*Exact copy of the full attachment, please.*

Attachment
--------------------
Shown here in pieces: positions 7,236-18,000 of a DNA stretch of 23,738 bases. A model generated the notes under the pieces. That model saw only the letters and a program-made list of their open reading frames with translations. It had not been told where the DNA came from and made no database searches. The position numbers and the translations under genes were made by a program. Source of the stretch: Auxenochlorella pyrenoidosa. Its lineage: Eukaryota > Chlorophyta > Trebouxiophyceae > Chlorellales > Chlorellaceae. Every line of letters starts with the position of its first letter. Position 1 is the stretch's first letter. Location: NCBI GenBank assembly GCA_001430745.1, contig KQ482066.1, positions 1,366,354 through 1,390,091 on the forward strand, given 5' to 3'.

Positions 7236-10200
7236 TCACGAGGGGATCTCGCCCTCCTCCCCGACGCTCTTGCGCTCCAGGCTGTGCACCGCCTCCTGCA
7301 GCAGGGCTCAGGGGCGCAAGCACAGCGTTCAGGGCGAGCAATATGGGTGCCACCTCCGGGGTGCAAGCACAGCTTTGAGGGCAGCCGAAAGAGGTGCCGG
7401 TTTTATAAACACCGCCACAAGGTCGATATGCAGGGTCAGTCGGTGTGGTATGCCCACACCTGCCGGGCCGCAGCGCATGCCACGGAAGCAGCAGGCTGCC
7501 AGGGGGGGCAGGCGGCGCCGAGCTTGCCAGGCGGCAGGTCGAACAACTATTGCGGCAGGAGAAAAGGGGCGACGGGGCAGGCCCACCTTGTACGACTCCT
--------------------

Shown here in pieces: positions 7,236-18,000 of a DNA stretch of 23,738 bases. A model generated the notes under the pieces. That model saw only the letters and a program-made list of their open reading frames with translations. It had not been told where the DNA came from and made no database searches. The position numbers and the translations under genes were made by a program. Source of the stretch: Auxenochlorella pyrenoidosa. Its lineage: Eukaryota > Chlorophyta > Trebouxiophyceae > Chlorellales > Chlorellaceae. Every line of letters starts with the position of its first letter. Position 1 is the stretch's first letter. Location: NCBI GenBank assembly GCA_001430745.1, contig KQ482066.1, positions 1,366,354 through 1,390,091 on the forward strand, given 5' to 3'.

Positions 7236-10200
7236 TCACGAGGGGATCTCGCCCTCCTCCCCGACGCTCTTGCGCTCCAGGCTGTGCACCGCCTCCTGCA
7301 GCAGGGCTCAGGGGCGCAAGCACAGCGTTCAGGGCGAGCAATATGGGTGCCACCTCCGGGGTGCAAGCACAGCTTTGAGGGCAGCCGAAAGAGGTGCCGG
7401 TTTTATAAACACCGCCACAAGGTCGATATGCAGGGTCAGTCGGTGTGGTATGCCCACACCTGCCGGGCCGCAGCGCATGCCACGGAAGCAGCAGGCTGCC
7501 AGGGGGGGCAGGCGGCGCCGAGCTTGCCAGGCGGCAGGTCGAACAACTATTGCGGCAGGAGAAAAGGGGCGACGGGGCAGGCCCACCTTGTACGACTCCT